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Thursday November 20, 2008 1:50 pm

Werd: Service - Part Four

Posted by Patrick Snajder Categories: Editorials, History,

The Werd

While we may have noticed a mingling of church and state in the past few years, it seems that church and stage are as far apart as ever.  In the modern music scene, most popular musicians of note either move from a religious message towards a more secular message (e.g., Evanescence and Kate Perry) or tone down their religious leanings to offer a message that can be more broadly applied to a larger audience (e.g., U2 and Sufjan Stevens).  Certainly, there are large markets that promote strictly religious music, but you will find their audiences homogeneous in belief.  Similarly, there are allusions to religious belief in all types of popular music, but very few artists promote their religion ahead of their marketable product.

In 1978, spurred by a cross flung on stage during a concert, a road-weary Bob Dylan decided to go against the grain.  Not only would he embrace his born-again religion, but within a year he would transform from the rebellious voice of the hippie generation to a Bible-wielding evangelist gospel singer.  In 1980, after the release of his gospel album Slow Train Coming, Dylan received a Grammy for the single “Gotta Serve Somebody.”

The main message, repeated throughout the song (Dylan banging his hammer of righteousness upon the listener’s ears) is that, no matter who you are, rich or poor, beer-drinker or milk-drinker, preacher or politician:

You’re gonna have to serve somebody
Well it may be the Devil
Or it may be the Lord
But you’re gonna have to serve somebody [Full lyrics here]

In respect to its content, the gospel “Gotta Serve Somebody” is certainly a thematic movement away from Dylan’s earlier, folk-inspired works (it also includes that syrupy 70s sound that forces me to gag reflexively).  But in tone, the all-or-nothing pitch of his lyrics actually matches his earlier pieces.  It seems that in Dylan’s world, you are either part of the problem or part of the solution (with Dylan himself always placing himself in line with whatever good may match the day).  So the unequivocal message of the song — you either serve the devil or the lord — remains consistent with Dylan’s propensity for dividing the world into sides, even if the way he communicates his message here has changed.  The general tone of the entire album Slow Train Coming was one of angry castigation, just as were many of his earlier works.  We see here in Dylan not an about-face, but a mere change of tactics.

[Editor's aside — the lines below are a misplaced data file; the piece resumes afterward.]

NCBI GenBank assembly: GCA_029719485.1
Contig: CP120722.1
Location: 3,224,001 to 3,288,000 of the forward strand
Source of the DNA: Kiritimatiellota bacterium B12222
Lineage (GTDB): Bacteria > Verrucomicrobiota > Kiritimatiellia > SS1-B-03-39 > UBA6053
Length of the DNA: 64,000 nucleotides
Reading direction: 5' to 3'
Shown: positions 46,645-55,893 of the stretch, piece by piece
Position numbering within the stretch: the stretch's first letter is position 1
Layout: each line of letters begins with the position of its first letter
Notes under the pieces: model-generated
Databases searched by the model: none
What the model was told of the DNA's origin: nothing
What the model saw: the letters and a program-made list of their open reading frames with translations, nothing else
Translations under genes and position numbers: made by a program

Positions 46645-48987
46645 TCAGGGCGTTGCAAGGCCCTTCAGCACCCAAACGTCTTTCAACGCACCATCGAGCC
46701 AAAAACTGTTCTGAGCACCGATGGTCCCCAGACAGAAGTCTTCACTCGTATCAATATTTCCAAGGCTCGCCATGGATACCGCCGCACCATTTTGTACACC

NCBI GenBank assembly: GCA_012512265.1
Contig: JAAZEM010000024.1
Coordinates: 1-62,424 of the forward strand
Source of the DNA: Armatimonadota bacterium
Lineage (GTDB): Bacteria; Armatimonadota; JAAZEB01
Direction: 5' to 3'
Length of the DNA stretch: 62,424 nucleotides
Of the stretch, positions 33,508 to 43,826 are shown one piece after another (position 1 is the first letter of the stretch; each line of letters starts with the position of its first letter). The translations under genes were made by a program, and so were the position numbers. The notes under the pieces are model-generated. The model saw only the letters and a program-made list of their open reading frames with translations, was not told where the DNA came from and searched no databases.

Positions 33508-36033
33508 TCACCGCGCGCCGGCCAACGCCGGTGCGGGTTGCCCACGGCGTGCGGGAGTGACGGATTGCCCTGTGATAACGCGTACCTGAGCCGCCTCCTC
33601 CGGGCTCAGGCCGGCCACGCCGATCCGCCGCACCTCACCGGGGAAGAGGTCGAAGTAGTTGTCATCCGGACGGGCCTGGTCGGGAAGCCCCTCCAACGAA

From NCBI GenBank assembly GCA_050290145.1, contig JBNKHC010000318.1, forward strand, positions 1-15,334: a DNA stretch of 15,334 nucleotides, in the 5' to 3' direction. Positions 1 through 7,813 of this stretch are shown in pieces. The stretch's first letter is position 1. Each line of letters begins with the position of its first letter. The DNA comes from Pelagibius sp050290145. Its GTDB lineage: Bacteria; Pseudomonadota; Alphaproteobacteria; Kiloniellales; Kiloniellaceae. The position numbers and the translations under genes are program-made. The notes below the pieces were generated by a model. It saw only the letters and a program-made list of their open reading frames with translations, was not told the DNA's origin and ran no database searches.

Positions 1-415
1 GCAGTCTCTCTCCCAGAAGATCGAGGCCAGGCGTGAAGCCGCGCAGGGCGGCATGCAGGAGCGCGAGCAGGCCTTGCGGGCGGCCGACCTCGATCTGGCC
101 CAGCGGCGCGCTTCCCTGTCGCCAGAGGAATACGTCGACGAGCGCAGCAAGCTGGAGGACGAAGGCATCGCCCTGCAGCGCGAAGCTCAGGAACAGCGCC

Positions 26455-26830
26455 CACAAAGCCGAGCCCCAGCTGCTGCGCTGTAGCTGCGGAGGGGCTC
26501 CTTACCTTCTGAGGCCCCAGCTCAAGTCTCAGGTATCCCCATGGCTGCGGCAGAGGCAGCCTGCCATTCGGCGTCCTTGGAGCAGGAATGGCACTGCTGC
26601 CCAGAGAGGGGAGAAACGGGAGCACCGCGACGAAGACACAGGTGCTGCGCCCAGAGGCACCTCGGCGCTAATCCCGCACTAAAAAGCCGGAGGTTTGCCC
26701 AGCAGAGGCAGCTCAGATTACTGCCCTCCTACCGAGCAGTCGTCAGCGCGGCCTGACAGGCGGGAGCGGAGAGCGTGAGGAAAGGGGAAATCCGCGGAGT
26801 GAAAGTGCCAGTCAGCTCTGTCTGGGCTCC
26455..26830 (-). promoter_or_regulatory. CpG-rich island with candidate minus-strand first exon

John Lennon, meanwhile, experienced a similar religious transformation at the end of the 70s (an interesting account can be found here).  Immersed in the world of celebrity he had come to resent, Lennon sought (as we all do) some answer that would comfort his insecurities (even going so far as calling into The 700 Club hotline for advice).  After a brief but intense period of born-again fervor, Lennon returned to a broader belief in a more general spirituality that did not submit to one singular, exclusive deity (as Dylan’s version of Christianity certainly did).  In this pantheistic state, hearing Dylan’s song, Lennon felt the need to respond.  He penned the acoustic demo called “Serve Yourself.”